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This article was originally published in issue #35
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BC Rich is the most visually distinctive brand in Heavy Metal guitar design. Used and abused by a selection of some of Metal's greatest guitar players, they’re still the guitar icon of choice for many teenage Metal guitarists despite a decline in their popularity since their '80’s heyday. BC Rich has clearly recognised that it has a strong following among younger guitarists, as the company's output over the last decade has predominantly been targeted at the low-to-mid price range with just a few high end models released to satisfy more experienced players and prove that they still have what it takes to hang with the big boys of Metal guitar design.
The new JRV Edge is the latest affordable BC Rich guitar, but it’s really just a subtle reimagining of the classic JRV. I must confess that as a teenager I always wanted to own a BC Rich V-shape guitar but never had the pleasure, so I was excited to finally test drive a guitar that was one of my early fantasy instruments.
Unboxing the guitar, it was immediately obvious what I was dealing with; nothing screams heavy Metal like a BC Rich! One of my favourite things about all the company’s designs is its unashamed commitment to heavy music and the imagery that goes along with it; while many comparable brands have mellowed over the years and followed trends to make visually more mainstream instruments, BC Rich has bucked the trend and if anything made their guitars progressively more evil-looking as time has passed!
The build quality of the instrument overall was great, with well-fitted hardware and a great fret job. The body is constructed from basswood, with a bolt-on maple neck and rosewood fretboard; a fairly standard timber selection for guitars in this price range. BC Rich has chosen to keep costs down by using its own hardware throughout, including a set of BDSM humbuckers. See? Even the name fits the style!
The guitar came set-up pretty much perfectly out of the box, and after a few minutes of tuning and breaking the strings in it played fantastically as well; the action was low and the neck profile slim, most Metal players' standard preference. The BDSM humbuckers, although medium output stock pickups, packed an impressive punch and were clear and articulate for fast riffing on the low E string. Pinch harmonics were notably easy to produce as well - a definite bonus for Metal guitarists.
I also strung the guitar with heavier gauge strings and tuned it down to C standard tuning, where the pickups remained articulate and handled the extreme lows with palm muting well. The BDSMs performed averagely with clean tones, but anyone who’s planning to play clean for any serious length of time is probably looking at the wrong guitar here anyway; while not a highlight, the tones were passable and certainly usable in an emergency.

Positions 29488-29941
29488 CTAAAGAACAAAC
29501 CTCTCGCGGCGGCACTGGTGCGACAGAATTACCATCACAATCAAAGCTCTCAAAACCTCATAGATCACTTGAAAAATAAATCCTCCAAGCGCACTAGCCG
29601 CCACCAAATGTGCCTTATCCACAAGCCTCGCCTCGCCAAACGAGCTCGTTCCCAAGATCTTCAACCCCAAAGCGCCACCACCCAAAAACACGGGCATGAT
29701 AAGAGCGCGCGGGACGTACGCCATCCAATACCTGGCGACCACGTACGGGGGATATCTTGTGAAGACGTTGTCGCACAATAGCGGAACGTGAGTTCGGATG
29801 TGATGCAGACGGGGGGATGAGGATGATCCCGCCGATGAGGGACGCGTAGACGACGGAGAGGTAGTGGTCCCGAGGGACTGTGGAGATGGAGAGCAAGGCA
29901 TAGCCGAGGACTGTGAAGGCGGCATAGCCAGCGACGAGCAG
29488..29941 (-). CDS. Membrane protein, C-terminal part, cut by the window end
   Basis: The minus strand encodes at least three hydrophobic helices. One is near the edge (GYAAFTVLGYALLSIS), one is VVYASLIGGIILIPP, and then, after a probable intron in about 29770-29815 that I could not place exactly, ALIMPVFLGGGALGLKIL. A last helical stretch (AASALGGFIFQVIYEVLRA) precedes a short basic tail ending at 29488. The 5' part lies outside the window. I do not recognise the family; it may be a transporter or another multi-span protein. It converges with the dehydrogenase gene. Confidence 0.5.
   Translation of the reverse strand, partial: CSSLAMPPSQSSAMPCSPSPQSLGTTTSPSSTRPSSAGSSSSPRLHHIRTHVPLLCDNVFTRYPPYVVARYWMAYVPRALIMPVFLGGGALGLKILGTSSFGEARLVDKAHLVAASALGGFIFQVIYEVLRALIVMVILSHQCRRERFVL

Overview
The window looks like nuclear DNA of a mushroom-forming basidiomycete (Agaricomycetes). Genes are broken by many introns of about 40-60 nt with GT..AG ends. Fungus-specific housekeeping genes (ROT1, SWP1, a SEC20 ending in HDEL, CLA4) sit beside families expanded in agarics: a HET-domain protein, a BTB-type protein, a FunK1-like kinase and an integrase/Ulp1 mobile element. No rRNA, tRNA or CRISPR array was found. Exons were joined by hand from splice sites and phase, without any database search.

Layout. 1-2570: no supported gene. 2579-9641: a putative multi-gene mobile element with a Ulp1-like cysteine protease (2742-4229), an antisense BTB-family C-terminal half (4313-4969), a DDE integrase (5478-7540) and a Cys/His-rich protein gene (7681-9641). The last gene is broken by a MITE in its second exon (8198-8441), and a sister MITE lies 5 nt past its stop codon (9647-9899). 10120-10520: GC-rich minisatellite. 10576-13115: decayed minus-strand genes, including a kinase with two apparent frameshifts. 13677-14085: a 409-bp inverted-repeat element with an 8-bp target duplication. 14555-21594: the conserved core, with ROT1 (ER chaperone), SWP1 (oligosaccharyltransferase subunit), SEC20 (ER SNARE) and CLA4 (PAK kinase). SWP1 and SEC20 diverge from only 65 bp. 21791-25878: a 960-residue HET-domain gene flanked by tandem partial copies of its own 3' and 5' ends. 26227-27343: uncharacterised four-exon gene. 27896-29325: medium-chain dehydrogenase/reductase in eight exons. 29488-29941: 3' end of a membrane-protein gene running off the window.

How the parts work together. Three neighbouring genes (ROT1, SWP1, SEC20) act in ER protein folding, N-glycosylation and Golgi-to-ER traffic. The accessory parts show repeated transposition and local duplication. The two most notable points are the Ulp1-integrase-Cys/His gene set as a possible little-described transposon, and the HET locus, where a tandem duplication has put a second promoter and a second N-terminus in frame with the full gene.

So far so good for the JRV then, but unfortunately there were just a couple of niggles I had with it that stopped it from being the perfect, affordable V-shape guitar. The first is the black satin bevels applied to the otherwise gloss-finished body; they were practically invisible from a short distance away and served very little purpose. Obviously this is a subjective opinion, but to me it just feels like BC Rich needlessly adding an uninspiring finish to distinguish the guitar from previous JRVs.
There were more practical issues with the design as well. The wings were slightly thinner than on other V-shape guitars, and whilst the added pointiness does make this guitar visually the most Metal of all Vs, it also makes it the most difficult to play whilst seated. The guitar had a tendency to feel top heavy and slip out of my legs, and was just generally more awkward than most to adjust to; the thinner top wing also meant my picking hand had to adjust its angle slightly to accommodate the odd resting place of my forearm.
Other annoyances included the placement of the volume pots; each pickup has its own knob, but for some reason BC Rich has decided to place the neck pickups control in the prime, easily reachable top spot. The crucial bridge volume pot, which most Metal players are constantly turning on and off to avoid unwanted feedback between songs, is in an awkward spot behind the pickups selector which is difficult to reach. Of course, you could turn the neck volume off and use the selector switch to cut the signal, but that’s no use if you want to use the neck pickup during solos as many players do.
Criticising a V-shape guitar for practicality feels a bit like I’m missing the point though. If you’re thinking of getting this instrument I doubt you’re too concerned about playing posture whilst seated! There is nothing more Metal than an all-black BC Rich JRV, with the possible exception of some of their other designs, and while players of a more technical nature may find other guitars in the BC Rich line more ergonomic, staunch defenders of the faith will find there’s nothing more Metal than shredding it up on stage with one of these in their hands.